Aidyn Crosby

2022-09-29

What is the main difference between correlation and causation? (Answer the question in a short paragraph (roughly 3-5 sentences). If necessary, explain the concept and/or give examples)

cegukwt

Beginner2022-09-30Added 10 answers

Associated variables:

Two variables are associated or related if the value of one variable gives you information about the value of the other variable.

Correlation:

Correlation analysis is used to measure the strength of the association between variables. In other words it can be said that correlation describes the linear associations between quantitative variables.

Required assumptions for correlation:

Unlike association, both the two variables should be quantitative to calculate correlation.

There should be linearly related to calculate correlation coefficient.

The scatterplot should not contain outliers to calculate correlation.Cause-and-effect:

The cause-and-effect occurs between two groups if the one group makes the changes in another group.

Causation:

If one event is the result of the occurrence of other event then the variables of the two events are said to be under causation. In other words, it can be said that there exist causal relationship between the two variables.

The correlation between the two variables does not infer that the change in one variable is the cause of the change in other variables.

Also, correlation does not imply causation.

A study states that there is a high correlation between ‘divorce rate in Maine’ and ‘per capita consumption of margarine’.

But this does not imply that the event ‘per capita consumption of margarine’ is the consequence of the event ‘divorce rate in Maine’ because correlation does not imply causation.

Two variables are associated or related if the value of one variable gives you information about the value of the other variable.

Correlation:

Correlation analysis is used to measure the strength of the association between variables. In other words it can be said that correlation describes the linear associations between quantitative variables.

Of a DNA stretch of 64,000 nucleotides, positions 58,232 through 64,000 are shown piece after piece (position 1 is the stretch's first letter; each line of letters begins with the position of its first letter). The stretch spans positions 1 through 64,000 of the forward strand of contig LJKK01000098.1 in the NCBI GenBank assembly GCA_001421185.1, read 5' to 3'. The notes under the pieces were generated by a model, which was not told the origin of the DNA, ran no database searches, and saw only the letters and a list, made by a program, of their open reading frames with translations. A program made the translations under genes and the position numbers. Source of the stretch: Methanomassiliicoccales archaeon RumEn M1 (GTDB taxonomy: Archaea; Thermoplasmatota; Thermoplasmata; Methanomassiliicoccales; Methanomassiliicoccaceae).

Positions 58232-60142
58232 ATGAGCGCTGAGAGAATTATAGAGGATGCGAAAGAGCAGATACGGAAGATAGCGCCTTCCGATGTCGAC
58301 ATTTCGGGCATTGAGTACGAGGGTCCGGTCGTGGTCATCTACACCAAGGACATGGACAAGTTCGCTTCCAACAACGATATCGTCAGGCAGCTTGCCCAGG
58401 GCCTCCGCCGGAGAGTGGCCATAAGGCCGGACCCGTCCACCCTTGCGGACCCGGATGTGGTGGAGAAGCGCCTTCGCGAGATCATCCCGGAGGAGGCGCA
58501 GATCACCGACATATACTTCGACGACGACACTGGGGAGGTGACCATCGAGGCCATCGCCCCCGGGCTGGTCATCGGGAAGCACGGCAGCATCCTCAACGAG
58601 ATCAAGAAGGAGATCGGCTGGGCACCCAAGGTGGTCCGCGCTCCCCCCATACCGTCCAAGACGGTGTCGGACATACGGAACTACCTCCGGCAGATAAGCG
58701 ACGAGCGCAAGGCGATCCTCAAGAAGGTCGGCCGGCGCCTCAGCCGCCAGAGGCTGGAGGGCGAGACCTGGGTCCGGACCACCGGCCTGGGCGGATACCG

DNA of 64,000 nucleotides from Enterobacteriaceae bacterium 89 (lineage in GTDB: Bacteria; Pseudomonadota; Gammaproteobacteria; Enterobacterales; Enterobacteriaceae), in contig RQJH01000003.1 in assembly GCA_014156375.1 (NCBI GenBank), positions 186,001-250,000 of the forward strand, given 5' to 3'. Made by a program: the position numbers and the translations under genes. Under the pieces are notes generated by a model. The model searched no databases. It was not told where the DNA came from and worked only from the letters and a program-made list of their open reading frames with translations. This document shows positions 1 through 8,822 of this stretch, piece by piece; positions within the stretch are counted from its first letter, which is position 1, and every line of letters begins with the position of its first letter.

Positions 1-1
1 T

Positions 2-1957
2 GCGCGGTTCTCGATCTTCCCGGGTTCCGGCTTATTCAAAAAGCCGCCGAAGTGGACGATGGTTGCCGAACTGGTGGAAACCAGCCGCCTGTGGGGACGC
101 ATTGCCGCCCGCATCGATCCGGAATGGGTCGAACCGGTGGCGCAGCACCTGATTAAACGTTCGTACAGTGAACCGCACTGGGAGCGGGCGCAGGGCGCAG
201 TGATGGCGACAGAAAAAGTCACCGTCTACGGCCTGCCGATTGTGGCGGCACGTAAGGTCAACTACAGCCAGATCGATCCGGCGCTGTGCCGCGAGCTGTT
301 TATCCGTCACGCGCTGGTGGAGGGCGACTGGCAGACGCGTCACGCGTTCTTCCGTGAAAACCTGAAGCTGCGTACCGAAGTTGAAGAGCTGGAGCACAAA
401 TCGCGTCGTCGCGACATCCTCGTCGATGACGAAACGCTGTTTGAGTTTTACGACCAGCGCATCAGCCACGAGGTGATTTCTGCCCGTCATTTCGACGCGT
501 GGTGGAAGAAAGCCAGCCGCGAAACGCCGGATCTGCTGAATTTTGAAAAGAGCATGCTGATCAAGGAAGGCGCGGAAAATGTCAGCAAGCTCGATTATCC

Required assumptions for correlation:

Unlike association, both the two variables should be quantitative to calculate correlation.

There should be linearly related to calculate correlation coefficient.

The scatterplot should not contain outliers to calculate correlation.Cause-and-effect:

The cause-and-effect occurs between two groups if the one group makes the changes in another group.

Causation:

If one event is the result of the occurrence of other event then the variables of the two events are said to be under causation. In other words, it can be said that there exist causal relationship between the two variables.

The correlation between the two variables does not infer that the change in one variable is the cause of the change in other variables.

Also, correlation does not imply causation.

A study states that there is a high correlation between ‘divorce rate in Maine’ and ‘per capita consumption of margarine’.

But this does not imply that the event ‘per capita consumption of margarine’ is the consequence of the event ‘divorce rate in Maine’ because correlation does not imply causation.

Which of the following statements is not correct for the relation R defined by aRb, if and only if b lives within one kilometre from a?

A) R is reflexive

B) R is symmetric

C) R is not anti-symmetric

D) None of the aboveA line segment is a part of a line as well as a ray. True or False

Which characteristic of a data set makes a linear regression model unreasonable?

Find the meaning of 'Sxx' and 'Sxy' in simple linear regression

In the least-squares regression line, the desired sum of the errors (residuals) should be

a) zero

b) positive

c) 1

d) negative

e) maximizedCan the original function be derived from its ${k}^{th}$ order Taylor polynomial?

Should the independent (or dependent) variables in a linear regression model be normal or just the residual?

What is the relationship between the correlation of two variables and their covariance?

What kind of technique is to be adopted if I have to find an equation or model for say, $D$ depends on $C$, $C$ changes for a set of $B$, which changes for different $A$.

Correlation bound

Let x and y be two random variables such that:

Corr(x,y) = b, where Corr(x,y) represents correlation between x and y, b is a scalar number in range of [-1, 1]. Let y' be an estimation of y. An example could be y'=y+(rand(0,1)-0.5)*.1, rand(0,1) gives random number between 0, 1. I am adding some noise to the data.

My questions are:

Is there a way where I can bound the correlation between x, y' i.e. Corr(x,y')?I mentioned y' in light of random perturbation, I would like to know what if I don't have that information, where I only know that y' is a estimation of y. Are there any literature that cover it?What is the benefit of OU vs regression for modeling data, say data in the form of ($x,y$) pairs?

Can you determine the correlation coefficient from the coefficient of determination?

How can one find the root of sesquilinear form with positive definite matrix?

From numerical simulation and regression analysis I discovered that the root-mean-square amplitude of white noise with bandwidth $\mathrm{\Delta}\phantom{\rule{negativethinmathspace}{0ex}}f$ is proportional to $\sqrt{\phantom{\rule{negativethinmathspace}{0ex}}\mathrm{\Delta}\phantom{\rule{negativethinmathspace}{0ex}}f}$. How can this be derived mathematically ?

In a Simple Linear Regression analysis, independent variable is weekly income and dependent variable is weekly consumption expenditure. Here $95$% confidence interval of regression coefficient, ${\beta}_{1}$ is $(.4268,.5914)$.